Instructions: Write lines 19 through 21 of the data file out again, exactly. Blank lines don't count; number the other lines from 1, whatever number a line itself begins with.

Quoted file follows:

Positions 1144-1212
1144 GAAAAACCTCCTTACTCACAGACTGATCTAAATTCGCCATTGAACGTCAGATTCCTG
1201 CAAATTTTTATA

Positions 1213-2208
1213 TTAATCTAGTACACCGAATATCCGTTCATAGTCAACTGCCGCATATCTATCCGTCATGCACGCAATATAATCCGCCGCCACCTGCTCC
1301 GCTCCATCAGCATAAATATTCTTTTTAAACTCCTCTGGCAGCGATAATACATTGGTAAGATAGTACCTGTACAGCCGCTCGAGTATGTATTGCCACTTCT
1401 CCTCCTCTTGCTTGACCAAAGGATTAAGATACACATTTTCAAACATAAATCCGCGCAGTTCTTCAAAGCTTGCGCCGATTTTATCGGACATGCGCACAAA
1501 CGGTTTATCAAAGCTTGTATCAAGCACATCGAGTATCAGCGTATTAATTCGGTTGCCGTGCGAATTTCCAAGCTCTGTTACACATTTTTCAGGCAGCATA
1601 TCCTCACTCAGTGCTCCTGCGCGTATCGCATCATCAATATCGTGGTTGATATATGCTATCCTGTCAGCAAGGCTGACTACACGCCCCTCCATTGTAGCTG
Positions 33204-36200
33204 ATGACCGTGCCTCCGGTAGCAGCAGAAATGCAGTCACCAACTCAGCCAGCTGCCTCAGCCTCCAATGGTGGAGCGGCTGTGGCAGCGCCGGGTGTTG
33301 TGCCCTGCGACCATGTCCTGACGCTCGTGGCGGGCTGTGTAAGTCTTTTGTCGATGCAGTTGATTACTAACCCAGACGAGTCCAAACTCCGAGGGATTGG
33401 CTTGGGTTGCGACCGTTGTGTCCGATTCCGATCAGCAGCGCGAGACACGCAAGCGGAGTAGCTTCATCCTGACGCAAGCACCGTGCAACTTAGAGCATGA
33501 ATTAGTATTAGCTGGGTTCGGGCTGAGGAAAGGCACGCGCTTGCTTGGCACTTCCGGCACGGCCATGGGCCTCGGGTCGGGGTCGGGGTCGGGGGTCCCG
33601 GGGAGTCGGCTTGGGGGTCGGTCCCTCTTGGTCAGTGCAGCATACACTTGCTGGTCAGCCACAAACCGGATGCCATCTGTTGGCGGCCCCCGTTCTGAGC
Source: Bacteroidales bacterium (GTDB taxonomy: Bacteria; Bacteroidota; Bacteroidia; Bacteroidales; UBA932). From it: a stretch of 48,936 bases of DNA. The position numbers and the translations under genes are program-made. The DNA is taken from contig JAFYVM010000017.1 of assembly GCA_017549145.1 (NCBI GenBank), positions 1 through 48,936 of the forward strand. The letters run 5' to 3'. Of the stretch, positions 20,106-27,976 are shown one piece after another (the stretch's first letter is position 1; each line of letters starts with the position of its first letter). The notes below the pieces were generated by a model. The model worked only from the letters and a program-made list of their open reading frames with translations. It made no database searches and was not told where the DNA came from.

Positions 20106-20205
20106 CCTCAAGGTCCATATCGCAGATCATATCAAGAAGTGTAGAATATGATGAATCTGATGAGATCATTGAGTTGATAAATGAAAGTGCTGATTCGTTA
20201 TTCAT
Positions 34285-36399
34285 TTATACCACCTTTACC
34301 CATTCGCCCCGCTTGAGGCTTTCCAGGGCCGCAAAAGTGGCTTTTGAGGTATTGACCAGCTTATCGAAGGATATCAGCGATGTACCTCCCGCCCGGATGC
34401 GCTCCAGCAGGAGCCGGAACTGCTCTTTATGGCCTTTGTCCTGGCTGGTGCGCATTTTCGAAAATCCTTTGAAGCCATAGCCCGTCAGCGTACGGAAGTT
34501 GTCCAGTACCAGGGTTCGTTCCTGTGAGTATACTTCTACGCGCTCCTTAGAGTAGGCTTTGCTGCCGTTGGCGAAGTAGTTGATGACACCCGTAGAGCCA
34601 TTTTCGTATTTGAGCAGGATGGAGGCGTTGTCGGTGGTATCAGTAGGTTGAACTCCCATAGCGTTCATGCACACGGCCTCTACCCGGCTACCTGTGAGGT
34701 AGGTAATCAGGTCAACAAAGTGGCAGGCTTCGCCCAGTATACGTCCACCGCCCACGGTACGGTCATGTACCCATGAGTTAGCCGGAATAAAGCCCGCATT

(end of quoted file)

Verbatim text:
20201 TTCAT
Positions 34285-36399
34285 TTATACCACCTTTACC